fresh Linux kernel is now available and during this post, we do our absolute best to recap the core changes and new features you’ll find tucked up inside.
New Linux Kernel 5.11 Released
Linus Torvalds announced the Linux 5.11 release on the Linux Kernel list, as tradition dictates. While this follows up to December’s Linux 5.10 LTS kernel is heavy on features Linus couldn’t resist introducing a touch of levity too.
“I know it’s Valentine’s Day here within the US – maybe give this release honest testing before you return and play with development kernels. All right? Because I’m sure your SO will understand,” he writes.
A credible crop of changes both big and little are (naturally) packed up during this update. For more detail on what’s harder, better, faster, stronger — read on!
Linux 5.11 Features & Changes
If you expect anything from a replacement Linux kernel release it’ll be new hardware support and a sled-load of filesystem improvements. Linux 5.11 is not any exception. This kernel uplift intros new mount options for the btrfs file system; the Ceph filesystem gains support for the “msgr2.1” protocol (i.e. encryption); the F2FS filesystem picks up userspace control over compressed files.
Intel’s software guard extensions (SGX) finally makes it into the kernel – 41 revisions later
XFS now supports flagging filesystems as in need of repair, and a choice to not mount flagged file systems until a repair has been performed in user-space. Proof that hard work pays off: Intel’s software guard extensions (SGX) has finally made it into the kernel — albeit 41 revisions and lots of list posts later! LWN’s Jonathan Corbet explains this feature “allows the creation of encrypted “enclaves” that can’t be accessed from the remainder of the system”. SGX can protect data albeit the system (i.e. kernel) goes rogue.
On the graphics front there’s a bunch of “initial support” for AMD van Gogh and AMD Dimgrey Cavefish APUs; continued work on Intel DG1 graphics; early Intel Keem Bay display support and performance gains for Radeon RX 6800 series graphics cards.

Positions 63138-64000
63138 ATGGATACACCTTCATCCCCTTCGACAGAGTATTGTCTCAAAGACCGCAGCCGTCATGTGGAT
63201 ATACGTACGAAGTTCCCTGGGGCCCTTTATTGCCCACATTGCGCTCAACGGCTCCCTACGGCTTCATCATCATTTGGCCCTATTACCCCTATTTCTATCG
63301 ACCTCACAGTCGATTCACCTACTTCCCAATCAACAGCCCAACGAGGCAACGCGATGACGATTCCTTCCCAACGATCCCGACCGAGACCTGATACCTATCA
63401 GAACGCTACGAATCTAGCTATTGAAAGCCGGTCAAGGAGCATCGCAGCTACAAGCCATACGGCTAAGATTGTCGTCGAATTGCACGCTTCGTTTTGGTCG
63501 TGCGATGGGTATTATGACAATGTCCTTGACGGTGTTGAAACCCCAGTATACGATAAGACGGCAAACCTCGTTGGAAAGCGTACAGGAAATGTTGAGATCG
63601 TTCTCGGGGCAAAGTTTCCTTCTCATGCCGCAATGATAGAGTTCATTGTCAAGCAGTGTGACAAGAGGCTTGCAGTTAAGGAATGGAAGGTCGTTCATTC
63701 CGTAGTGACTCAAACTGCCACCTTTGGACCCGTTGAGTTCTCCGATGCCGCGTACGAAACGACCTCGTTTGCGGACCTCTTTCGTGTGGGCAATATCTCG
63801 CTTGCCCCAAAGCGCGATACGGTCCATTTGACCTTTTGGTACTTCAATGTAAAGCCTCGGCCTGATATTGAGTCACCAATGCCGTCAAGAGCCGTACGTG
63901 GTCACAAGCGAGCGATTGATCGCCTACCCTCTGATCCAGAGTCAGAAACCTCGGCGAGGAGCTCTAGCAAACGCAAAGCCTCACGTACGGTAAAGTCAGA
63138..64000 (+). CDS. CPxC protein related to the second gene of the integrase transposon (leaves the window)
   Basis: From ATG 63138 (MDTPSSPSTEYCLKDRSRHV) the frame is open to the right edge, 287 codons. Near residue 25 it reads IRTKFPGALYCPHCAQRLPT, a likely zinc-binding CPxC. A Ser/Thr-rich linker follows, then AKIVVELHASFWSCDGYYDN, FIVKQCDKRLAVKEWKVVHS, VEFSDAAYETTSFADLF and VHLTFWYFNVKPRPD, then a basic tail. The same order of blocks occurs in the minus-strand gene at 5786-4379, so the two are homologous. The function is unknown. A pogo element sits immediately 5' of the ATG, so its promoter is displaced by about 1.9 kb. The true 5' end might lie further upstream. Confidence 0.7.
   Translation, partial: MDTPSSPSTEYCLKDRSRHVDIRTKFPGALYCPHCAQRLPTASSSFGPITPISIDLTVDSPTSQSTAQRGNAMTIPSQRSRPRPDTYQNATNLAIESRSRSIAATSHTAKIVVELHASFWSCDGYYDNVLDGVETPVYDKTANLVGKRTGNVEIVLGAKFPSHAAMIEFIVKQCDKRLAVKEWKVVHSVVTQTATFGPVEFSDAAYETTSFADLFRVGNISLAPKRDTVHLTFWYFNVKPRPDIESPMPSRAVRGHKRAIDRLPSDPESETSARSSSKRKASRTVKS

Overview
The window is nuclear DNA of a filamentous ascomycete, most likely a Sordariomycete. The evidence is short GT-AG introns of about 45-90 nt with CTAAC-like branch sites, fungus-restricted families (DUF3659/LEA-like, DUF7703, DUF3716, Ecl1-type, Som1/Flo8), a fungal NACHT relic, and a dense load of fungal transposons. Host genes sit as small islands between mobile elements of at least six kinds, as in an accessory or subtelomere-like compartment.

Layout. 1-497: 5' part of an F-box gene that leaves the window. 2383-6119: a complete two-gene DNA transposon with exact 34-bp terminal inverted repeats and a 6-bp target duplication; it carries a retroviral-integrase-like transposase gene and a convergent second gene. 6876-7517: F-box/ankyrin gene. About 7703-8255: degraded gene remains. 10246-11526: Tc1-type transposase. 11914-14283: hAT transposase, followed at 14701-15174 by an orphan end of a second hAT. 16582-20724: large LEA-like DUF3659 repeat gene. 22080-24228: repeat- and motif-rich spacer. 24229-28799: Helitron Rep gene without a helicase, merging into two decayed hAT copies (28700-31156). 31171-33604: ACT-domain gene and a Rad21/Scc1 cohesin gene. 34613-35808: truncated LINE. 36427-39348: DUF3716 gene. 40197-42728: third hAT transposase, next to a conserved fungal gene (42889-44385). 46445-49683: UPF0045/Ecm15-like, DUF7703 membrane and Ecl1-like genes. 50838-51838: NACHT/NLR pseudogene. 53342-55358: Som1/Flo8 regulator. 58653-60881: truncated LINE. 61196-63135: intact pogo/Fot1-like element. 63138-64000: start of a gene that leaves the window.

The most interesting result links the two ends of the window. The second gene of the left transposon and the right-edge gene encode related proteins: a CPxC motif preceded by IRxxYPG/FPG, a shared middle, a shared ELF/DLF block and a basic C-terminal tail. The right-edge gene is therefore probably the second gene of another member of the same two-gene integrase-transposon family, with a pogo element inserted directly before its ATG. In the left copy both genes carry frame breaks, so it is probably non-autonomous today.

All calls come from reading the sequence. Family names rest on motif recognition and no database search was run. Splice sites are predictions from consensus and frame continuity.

Linux 5.11 supports the Tegra 3-based Ouya games console – 8 years after launch
ARM hardware support includes a stimulating one: the Ouya. This crowd-funded, Android-based game console never quite “took off” as planned, now owners looking to repurpose their Ouya’s into Linux-powered things, can!
A selection of a replacement and existing ARM-based boards gain support in mainline Linux 5.11 including the MediaTek MT8192 (an octa-core Chromebook chip), MediaTek MT6779 (Helio P90), and therefore the MediaTek MT8167 (which is best referred to as MediaTek’s Pumpkin development board).
Plenty more OpenRISC and RISC-V improvements on offer, the latter bound to please anyone getting a BeagleV RISC-V board to tinker with. USB 4 and Thunderbolt work includes support for Intel Maple Ridge, plus a replacement testing driver. a couple of BIOS settings in Dell’s Linux laptops are now configurable via sysfs.
Some notable driver additions during this kernel:
* Pioneer DDJ-R DJ controller
* Guitar Hero Live PS3 & Wii U
* Lenovo ThinkPad palm sensor
* ASUS “N-Key” keyboard backlight + function keys
* eKTF2132 touchscreen
* Dragonrise USB Gamecube adapter
* Acer S1002 keyboard-dock
Some virtualisation improvements include user-mode support for suspend-to-idle (this allows a suspended instance to be resumed employing a SIGUSR1 signal) and a replacement memory mechanism that, to quote LWN, “allows memory to be added or removed in units larger than the host kernel’s memory-block size”.
For more details keep an eye fixed on Kernel Newbies. it’ll provide a deep dive on all of this update’s changes within the coming days.
Install Linux 5.11 on Ubuntu
Want to put in Linux 5.11 on Ubuntu, Linux Mint, or another Ubuntu-based Linux distribution? you’ll — Canonical devs maintain mainline kernel builds — but you shouldn’t as these builds aren’t intended for ‘end users’.
Ubuntu ships and supports a replacement Ubuntu Linux kernel (the upstream one with some Ubuntu-specific patches and tweaks) in each new release of Ubuntu. The Linux 5.11 kernel (or later) will feature in Ubuntu 21.04 in April and can be backported to Ubuntu 20.04 LTS within the summer.
If you actually can’t wait until them you’ll install Linux 5.11 manually, but please do so knowing that when/if your system breaks it’s up to YOU to repair it!